At my last place of work, the college administration organized an informal mentorship program for all new faculty. I don’t remember all the details, but I do recall that the Dean promised to pay for coffee or lunch anytime new faculty members met with their faculty mentors. The program wasn’t perfect, but it at least indicated an awareness of the importance of passing on wisdom, and listening in the process. In just a few years, after all, it’d be time for that “new” faculty member to mentor the next generation.
Today’s post considers how organizations steward -- or don’t -- the transition from older leadership to younger. It goes beyond questions of mentorship, however, to engage questions of stereotypes, expectations, and invitations to serve.
Adam Copeland, Center for Stewardship Leaders
From Generation to Generation
Amanda J. Garcia
I looked around the boardroom table at a dozen faces of varying degrees of wrinkling -- mostly men, mostly white, all in similar, comfortable financial brackets. I quietly listened to their concern for the future of their organization, the lack of leadership among younger members, waning interest, and financial support that was going the way of their dying constituency. “Why don’t Millennials care,” they asked each other, “and how can we convince them to?”
While I respect the wisdom and experience of my colleagues in situations like these, and highly value their opinion and approval, I am often disappointed by the little responsibility they seem to feel for stewarding their next generation of leaders.
When I was a toddler, my dad loved to buckle me into a little seat on the back of his bike for long rides on the Prairie Path. When I got bigger, he put me on a bike of my own with training wheels on our quiet neighborhood street. Eventually he took off the training wheels and ran behind my bike, steadying it, letting me try on my own, and was immediately at my side in the ditch when I crashed. He encouraged me and supported me, but he never, ever pedaled the bike for me. That was my job, and he was training me to do it well.
Soon we were riding side by side on those longer treks, taking turns leading, pushing each other to stay steady, to climb -- or pull back, coast, take a break. We were a team. I never doubted that he wanted me to succeed, and I trusted his coaching.
I am curious how different our board meetings would be if members shifted tactics, focusing on growing their organization via the growth of its youngest members. How different would leadership of organizations, companies, and churches be if we intentionally invested in the leadership development of the young and took time to build trust, identify gifts, and cultivate an environment that supported crashing with confidence because they knew they wouldn’t be left alone in the ditch?
Perhaps the greatest misconception about Millennials is that they do not care. According to many reports, they care a great deal and want to make a difference in the world in ways unique to all previous generations. The tragedy is that instead of stewarding these incredible resources, so many current leaders are doing all the pedaling, leaving their passengers stuck on the sidelines, frustrated and ready to go someplace where they’ll be allowed a partnership.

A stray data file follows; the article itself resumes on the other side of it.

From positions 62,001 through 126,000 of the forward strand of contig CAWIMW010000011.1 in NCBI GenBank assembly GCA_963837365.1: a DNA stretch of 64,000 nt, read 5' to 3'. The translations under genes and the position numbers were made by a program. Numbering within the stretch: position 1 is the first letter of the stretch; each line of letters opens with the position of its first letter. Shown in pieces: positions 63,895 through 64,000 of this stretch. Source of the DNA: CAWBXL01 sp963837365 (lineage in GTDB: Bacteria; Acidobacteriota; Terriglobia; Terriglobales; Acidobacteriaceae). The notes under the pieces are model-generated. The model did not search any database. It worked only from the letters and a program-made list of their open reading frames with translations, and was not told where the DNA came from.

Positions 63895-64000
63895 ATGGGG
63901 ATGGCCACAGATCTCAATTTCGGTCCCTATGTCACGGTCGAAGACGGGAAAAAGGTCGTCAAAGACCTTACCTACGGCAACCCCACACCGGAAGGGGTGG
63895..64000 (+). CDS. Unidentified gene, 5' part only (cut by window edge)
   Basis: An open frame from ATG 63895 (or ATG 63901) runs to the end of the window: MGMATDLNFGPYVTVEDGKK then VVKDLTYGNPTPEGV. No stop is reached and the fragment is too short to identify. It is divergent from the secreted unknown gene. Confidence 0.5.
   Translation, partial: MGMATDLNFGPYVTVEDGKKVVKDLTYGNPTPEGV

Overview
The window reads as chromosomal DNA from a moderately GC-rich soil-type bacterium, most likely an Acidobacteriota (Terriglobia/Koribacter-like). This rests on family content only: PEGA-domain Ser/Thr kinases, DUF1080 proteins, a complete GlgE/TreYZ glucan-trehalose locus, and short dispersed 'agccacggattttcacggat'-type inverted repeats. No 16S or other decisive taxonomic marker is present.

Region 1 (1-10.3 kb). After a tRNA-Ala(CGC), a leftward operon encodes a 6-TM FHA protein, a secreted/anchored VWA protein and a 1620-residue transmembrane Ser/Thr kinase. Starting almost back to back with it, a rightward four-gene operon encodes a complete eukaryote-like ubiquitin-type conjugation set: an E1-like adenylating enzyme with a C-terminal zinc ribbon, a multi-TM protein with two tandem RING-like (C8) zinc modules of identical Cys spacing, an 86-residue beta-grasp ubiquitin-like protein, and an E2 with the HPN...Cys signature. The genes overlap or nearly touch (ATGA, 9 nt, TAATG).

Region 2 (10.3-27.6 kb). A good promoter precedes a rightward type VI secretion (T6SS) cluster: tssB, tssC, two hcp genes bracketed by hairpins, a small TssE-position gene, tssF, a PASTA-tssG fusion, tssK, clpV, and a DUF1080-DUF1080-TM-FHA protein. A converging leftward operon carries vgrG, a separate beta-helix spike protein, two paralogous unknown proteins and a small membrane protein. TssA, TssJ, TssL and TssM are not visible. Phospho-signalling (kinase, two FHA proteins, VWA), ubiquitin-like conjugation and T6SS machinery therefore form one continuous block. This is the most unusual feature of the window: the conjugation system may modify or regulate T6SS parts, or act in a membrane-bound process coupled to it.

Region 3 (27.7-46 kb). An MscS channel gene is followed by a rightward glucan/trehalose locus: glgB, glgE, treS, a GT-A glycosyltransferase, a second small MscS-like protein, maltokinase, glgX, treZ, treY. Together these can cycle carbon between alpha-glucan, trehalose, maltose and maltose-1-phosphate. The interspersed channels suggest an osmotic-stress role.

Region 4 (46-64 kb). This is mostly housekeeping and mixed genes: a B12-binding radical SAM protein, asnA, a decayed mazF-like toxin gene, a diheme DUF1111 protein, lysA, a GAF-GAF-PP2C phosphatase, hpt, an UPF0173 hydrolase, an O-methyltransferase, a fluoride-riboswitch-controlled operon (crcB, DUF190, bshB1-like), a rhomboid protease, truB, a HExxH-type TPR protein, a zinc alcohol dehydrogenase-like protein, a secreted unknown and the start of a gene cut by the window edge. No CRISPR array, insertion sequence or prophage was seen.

Of course the idealism, passion, and righteous anger that are characteristic of the Millennial generation often breed the timeless impatience of youth. The difference is that Millennials are also characteristically resourceful, creative, and determined, and the energy, ideas, and sheer fact that they are the future is a gift that should not be buried or squandered.
What I wish I had said back in that wrinkly boardroom is that Millennials do not need to be convinced to care, but they do need to be convinced -- as all humans do -- that they are valued. As a gardener tends young plants to yield a great crop, and a parent teaches a child to generously give to others, so leaders might cultivate their communities by offering space to work, a seat at the table, and a voice to be heard -- and all in the name of good Christian stewardship: investing in the greatest good for the most people to the glory and honor of God.
Amanda J. Garcia is a freelance writer and owner of ColorWord Creative, a communications firm in Elgin, IL. She worships at Zion Lutheran Church and serves on the delightfully diverse and empowering board of the Ecumenical Stewardship Center.
Upcoming Stewardship Education
Executive Certificate in Religious Fundraising: Luther Seminary, in partnership with the Lake Institute on Faith and Giving, is hosting a four-day intensive course, May 1-4, 2017. For more information visit: Lake Institute or Lifelong Learning.
Lakeside will present the Generosity and Stewardship Conference on August 6-9, 2017. Major keynote speakers include: The Rev. Dr. Clayton Smith, Executive Pastor of Generosity at Church of the Resurrection, J. Clif Christopher, author and founder of Horizon and Bishop Ivan Abraham, former Presiding Bishop of Methodist Church in Southern Africa. Lakeside Chautauqua is located in Ohio along Lake Erie with a beautiful backdrop of spiritual opportunities, educational lectures, cultural arts performances and recreational activities. www.lakesideohio.com/generosity